Italian clothing manufacturer Sportful has made quite a name for itself in the UK over the past few years, by combining well-designed clothing that suits the demands of the UK weather and is also well priced. We’ve just received a batch of the latest 2016 autumn and winter clothing so here’s a first look at the changes. Full reviews will follow soon.
Sportful traces its roots back some 70 years but it didn't enter the cycling market until 1985. Since then it has made quite an impact and also worked closely with many professional cycling teams - it proudly boasts of providing jerseys for 10 world champions, the latest being Peter Sagan. It has made good use of its sponsorship of teams like Tinkoff to develop much of its clothing with the sort of feedback you can only get from the toughest racers and races.
It’s fair to say Sportful’s Fiandre range has been a hit with British cyclists. It manages to provide the right level of protection for unpredictable weather with adequate breathability to prevent overheating. For many, it has redefined how they dress for the variable weather we get a lot of in the UK when it's not uncommon to get all seasons in one ride.
New in this range is the Fiandre SW LRR Jacket SS (£185), a top that is expressly made for racing or very fast paced training in really bad weather. It’s intended to be fully windproof and capable of repelling light rain showers, whilst offering a high level of breathability to prevent overheating. It’s made from Gore Windstopper Light Rain Resistant fabric with all seams tape sealed, and is packable so will fit in a jersey pocket.
The YKK zipper is waterproofed and the three rear pockets have drainage ports so the pockets don’t fill up. The fabric has a small degree of stretch, but Sportful has added elastic inserts on the sleeves to provide a bit more freedom of movement. It’s available in two colours.
The updated R&D Zero Jacket (£210) is billed as the ultimate winter jacket with a temperature range of 0 to 10°C. It’s made from the excellent Polartec Alpha insulation with a WindWick LT outer fabric which is wind resistant and water repellant, and NoRain Thermal insets on the sleeves and back panel provide extra water resistance and breathability. There are 360-degree reflective details, three rear pockets and an internal zip flap to keep out the breeze.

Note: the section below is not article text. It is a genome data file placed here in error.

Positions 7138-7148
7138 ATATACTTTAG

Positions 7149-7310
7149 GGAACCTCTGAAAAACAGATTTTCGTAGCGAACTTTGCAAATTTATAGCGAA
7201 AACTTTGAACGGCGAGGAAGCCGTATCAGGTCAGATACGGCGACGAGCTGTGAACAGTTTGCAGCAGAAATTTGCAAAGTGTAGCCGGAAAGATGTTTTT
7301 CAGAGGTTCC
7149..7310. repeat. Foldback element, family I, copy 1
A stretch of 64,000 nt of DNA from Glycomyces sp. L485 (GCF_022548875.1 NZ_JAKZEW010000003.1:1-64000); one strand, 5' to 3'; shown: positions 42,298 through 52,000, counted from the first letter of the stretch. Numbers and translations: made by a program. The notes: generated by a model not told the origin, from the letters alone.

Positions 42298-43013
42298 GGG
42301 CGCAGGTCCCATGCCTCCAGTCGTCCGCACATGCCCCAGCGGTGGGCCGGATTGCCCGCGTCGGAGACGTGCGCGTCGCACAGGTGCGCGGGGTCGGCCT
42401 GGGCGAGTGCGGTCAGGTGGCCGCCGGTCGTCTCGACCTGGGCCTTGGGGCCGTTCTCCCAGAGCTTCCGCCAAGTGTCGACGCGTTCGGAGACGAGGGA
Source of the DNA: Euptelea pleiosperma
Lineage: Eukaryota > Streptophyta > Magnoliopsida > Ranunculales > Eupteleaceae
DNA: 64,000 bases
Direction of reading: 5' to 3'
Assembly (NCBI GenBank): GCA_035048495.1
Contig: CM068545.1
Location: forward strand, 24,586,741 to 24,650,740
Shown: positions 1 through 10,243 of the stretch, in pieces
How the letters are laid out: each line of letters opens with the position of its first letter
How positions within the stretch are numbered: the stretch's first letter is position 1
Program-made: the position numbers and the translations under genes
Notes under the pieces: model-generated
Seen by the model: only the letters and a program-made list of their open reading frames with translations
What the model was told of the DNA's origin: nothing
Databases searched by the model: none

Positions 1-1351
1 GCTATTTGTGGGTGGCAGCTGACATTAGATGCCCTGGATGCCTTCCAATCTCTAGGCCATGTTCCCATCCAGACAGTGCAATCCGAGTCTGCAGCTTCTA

Here is the Polartec Alpha insulation. It's low-profile and light but keeps the heat in and is very breathable.
The R&D Zero Jacket has these smart double layer cuffs to provide extra insulation and boosts comfort.
The original R&D Long Sleeve Wind Jersey, introduced two years ago, was and still is one of my go-to jackets for cold and dry days, providing superb insulation courtesy of the Polartec Alpha synthetic down. It has since been replaced by the new R&D Light Jacket (£170). It uses the same Polartec Alpha insulation as the Zero Jacket but it’s pared back a bit so it’s a lighter jacket and works at higher temperatures, up to 15°C, but only as low as 5°C, so you can probably choose between the two based on your predicted range of riding temperatures. And price. Because it’s quite a bit cheaper for a seemingly small trade-off in ultimate cold weather insulation. Details include three rear pockets and one zipped side pocket, reflective details and bonded elastic cuffs.
A staple of Sportful’s winter range is the Bodyfit Pro Thermal Jersey (£85) which due to its recommended temperature range of 10 to 20°C is ideal for early autumn and spring riding. Apparently, it’s a favourite of the Tinkoff team for early season training camps.
The main body panels are made from a TDTxp fabric to provide insulation, while the shoulders and sleeves are made from a ThermoDrytex Plus fabric that provides a higher stretch factor. There are three pockets at the back and a silicone gripper waistband, and on the front is a YKK Vision full-length sipper. It’s available in four colours and six sizes.
A new addition to Sportful’s protection range of clothing is the Hotpack Hi-Viz Norain Jacket (£130), which retains the lightness and portability of the other Hotpack jackets but is now fully waterproof due to the use of taped seams and AquaShield waterproof fabric for the main body panels. MicroShell Stretch material is used in panels in strategic places to improve the fit, which is ergonomic to reduce flapping in the wind.
The fabric ensures the jacket can fold up very small, with an integrated pouch in the rear pocket used to stow it when the jacket is not in use. As the name suggests, Sportful has given the jacket loads of reflective details to provide 360-degree visibility, and it’s also available in bright yellow as well as the black jacket pictured. Sportful quotes a temperature range of 5 to 25°C.
Here's how the reflective details look when illuminated by a camera flash.
Full reviews coming soon. You can see the full range at www.sportful.com
David has worked on the road.cc tech team since July 2012. Previously he was editor of Bikemagic.com and before that staff writer at RCUK. He's a seasoned cyclist of all disciplines, from road to mountain biking, touring to cyclo-cross, he only wishes he had time to ride them all. He's mildly competitive, though he'll never admit it, and is a frequent road racer but is too lazy to do really well. He currently resides in the Cotswolds.